Month: April 2017
Ripples in cosmic web measured using rare double quasars
New survey hints at ancient origin for Cold Spot
Cassini contacts Earth after flying inside Saturn’s rings
Keck Observatory captures rare high-resolution images of exploded star
Scientists will now be able to measure how fast the universe is truly expanding with the kind of precision not possible before. This, after an international team of astronomers led by Stockholm University, Sweden, captured four distinct images of a gravitationally lensed Type Ia supernova, named iPTF16geu.
Gravitational wave testbed repurposed as comet dust detector
In the final months of Europe’s LISA Pathfinder mission, scientists have found an unexpected use for the trailblazing testbed for a future gravitational wave observatory by tracking the tiny dings made by microscopic particles that strike the spacecraft in deep space, exploiting the impacts to learn about the population of dust grains cast off by comets and asteroids across the solar system.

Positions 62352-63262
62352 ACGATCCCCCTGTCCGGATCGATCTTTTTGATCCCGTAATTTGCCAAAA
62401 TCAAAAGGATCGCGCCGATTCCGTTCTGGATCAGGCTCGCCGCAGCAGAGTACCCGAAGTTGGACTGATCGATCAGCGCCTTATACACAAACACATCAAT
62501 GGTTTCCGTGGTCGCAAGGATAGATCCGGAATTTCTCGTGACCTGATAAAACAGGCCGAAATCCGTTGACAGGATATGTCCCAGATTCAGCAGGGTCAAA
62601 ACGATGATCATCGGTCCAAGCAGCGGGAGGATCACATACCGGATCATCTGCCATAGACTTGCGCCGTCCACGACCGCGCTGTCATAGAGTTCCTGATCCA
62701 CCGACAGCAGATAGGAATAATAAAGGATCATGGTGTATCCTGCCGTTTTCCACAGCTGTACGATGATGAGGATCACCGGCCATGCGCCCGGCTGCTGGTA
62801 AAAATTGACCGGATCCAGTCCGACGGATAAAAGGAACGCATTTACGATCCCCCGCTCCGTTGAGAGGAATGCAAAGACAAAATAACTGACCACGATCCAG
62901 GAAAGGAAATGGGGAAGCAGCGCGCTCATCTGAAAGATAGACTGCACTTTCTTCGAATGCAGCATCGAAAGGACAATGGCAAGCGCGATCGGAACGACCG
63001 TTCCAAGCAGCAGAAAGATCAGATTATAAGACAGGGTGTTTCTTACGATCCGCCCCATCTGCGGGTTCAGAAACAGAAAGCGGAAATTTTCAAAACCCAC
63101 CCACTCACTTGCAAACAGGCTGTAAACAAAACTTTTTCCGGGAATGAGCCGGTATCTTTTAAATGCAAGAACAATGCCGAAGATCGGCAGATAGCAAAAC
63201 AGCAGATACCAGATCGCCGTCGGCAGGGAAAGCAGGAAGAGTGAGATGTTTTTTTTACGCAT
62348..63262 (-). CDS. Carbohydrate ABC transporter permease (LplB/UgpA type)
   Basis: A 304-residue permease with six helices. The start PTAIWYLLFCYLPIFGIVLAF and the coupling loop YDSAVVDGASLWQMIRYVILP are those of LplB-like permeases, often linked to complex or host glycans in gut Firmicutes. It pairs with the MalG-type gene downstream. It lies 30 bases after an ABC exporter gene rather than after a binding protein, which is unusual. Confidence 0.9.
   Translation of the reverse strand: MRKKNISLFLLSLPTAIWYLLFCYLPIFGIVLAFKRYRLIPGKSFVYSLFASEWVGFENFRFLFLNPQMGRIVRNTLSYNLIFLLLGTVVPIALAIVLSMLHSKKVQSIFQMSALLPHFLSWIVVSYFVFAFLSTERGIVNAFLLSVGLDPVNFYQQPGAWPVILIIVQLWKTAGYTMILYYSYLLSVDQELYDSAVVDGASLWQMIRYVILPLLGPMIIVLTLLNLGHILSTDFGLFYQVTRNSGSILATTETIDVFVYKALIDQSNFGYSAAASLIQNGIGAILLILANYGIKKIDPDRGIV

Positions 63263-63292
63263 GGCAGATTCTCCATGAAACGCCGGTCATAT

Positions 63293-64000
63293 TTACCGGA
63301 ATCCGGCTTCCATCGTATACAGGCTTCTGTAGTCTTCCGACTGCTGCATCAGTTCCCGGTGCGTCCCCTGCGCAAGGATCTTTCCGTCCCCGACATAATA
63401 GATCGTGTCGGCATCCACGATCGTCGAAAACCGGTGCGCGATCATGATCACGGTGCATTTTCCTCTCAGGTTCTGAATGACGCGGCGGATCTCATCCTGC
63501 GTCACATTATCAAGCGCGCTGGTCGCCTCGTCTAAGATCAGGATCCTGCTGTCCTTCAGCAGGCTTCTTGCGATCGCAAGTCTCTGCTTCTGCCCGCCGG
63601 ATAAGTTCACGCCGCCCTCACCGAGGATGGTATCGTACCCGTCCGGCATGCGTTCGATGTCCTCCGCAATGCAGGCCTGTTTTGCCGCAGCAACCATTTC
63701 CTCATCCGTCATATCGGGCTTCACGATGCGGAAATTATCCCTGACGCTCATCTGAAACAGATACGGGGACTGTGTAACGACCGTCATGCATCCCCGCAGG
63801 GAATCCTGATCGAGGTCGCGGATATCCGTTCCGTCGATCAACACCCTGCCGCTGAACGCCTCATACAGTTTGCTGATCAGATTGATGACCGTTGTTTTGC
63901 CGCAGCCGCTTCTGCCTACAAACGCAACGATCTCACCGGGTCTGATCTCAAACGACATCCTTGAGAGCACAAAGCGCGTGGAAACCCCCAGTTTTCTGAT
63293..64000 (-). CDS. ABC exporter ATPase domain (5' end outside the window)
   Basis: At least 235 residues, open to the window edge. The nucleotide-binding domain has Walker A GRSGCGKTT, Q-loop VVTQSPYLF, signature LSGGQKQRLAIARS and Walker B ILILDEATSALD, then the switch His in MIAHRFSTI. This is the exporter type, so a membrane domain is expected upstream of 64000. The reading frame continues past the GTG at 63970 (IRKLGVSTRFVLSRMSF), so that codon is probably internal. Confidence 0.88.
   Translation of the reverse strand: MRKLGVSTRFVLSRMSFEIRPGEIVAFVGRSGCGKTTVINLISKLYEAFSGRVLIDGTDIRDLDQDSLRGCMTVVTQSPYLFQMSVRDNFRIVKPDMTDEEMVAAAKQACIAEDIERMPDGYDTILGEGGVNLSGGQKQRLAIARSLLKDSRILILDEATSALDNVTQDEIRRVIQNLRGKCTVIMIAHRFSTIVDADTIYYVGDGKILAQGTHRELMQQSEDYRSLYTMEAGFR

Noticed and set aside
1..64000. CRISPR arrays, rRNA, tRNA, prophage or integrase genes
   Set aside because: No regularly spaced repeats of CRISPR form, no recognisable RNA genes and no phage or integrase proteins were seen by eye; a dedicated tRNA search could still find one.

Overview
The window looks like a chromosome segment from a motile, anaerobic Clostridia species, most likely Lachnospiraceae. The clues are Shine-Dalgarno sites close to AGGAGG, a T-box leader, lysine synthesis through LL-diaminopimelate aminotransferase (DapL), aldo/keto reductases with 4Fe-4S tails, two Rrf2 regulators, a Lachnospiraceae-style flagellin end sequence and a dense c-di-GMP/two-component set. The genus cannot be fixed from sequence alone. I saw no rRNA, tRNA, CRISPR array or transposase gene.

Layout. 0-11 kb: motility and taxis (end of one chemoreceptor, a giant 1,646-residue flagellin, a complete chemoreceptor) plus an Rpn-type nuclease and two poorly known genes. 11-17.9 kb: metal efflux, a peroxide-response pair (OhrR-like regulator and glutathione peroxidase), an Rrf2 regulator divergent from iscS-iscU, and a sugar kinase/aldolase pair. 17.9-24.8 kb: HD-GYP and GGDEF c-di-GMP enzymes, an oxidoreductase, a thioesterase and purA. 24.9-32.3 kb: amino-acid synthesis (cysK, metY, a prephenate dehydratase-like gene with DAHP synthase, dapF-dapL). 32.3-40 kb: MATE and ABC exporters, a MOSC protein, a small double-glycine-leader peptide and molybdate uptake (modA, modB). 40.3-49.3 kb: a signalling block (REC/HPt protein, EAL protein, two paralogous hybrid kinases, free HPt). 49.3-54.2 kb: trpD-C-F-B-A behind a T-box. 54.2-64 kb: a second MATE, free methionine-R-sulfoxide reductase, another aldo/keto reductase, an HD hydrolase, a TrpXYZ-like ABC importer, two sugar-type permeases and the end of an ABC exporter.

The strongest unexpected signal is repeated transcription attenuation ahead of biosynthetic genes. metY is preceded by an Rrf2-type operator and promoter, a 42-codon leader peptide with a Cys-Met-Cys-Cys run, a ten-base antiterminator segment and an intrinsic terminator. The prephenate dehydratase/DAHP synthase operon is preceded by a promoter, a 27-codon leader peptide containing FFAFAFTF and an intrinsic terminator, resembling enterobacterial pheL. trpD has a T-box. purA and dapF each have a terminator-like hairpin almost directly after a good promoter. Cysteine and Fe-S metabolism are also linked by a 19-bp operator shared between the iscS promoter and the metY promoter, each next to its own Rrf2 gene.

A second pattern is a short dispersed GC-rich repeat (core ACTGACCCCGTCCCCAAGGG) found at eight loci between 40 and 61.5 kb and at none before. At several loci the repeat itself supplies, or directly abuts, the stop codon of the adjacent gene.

Cassini sails by Saturn’s moon Titan for last time
The arrhythmic beating of a black hole heart
Our home world framed by the rings of Saturn
Look out for Lyrid meteors around 22 April
If skies are clear between midnight and the first glimmer of dawn this weekend, you may get to see some celestial fireworks from the Lyrid meteor shower. While it may not be the richest of the annual shooting star displays, the Lyrids can deliver a few fireballs and a portion of these medium-speed meteors can leave glowing trains.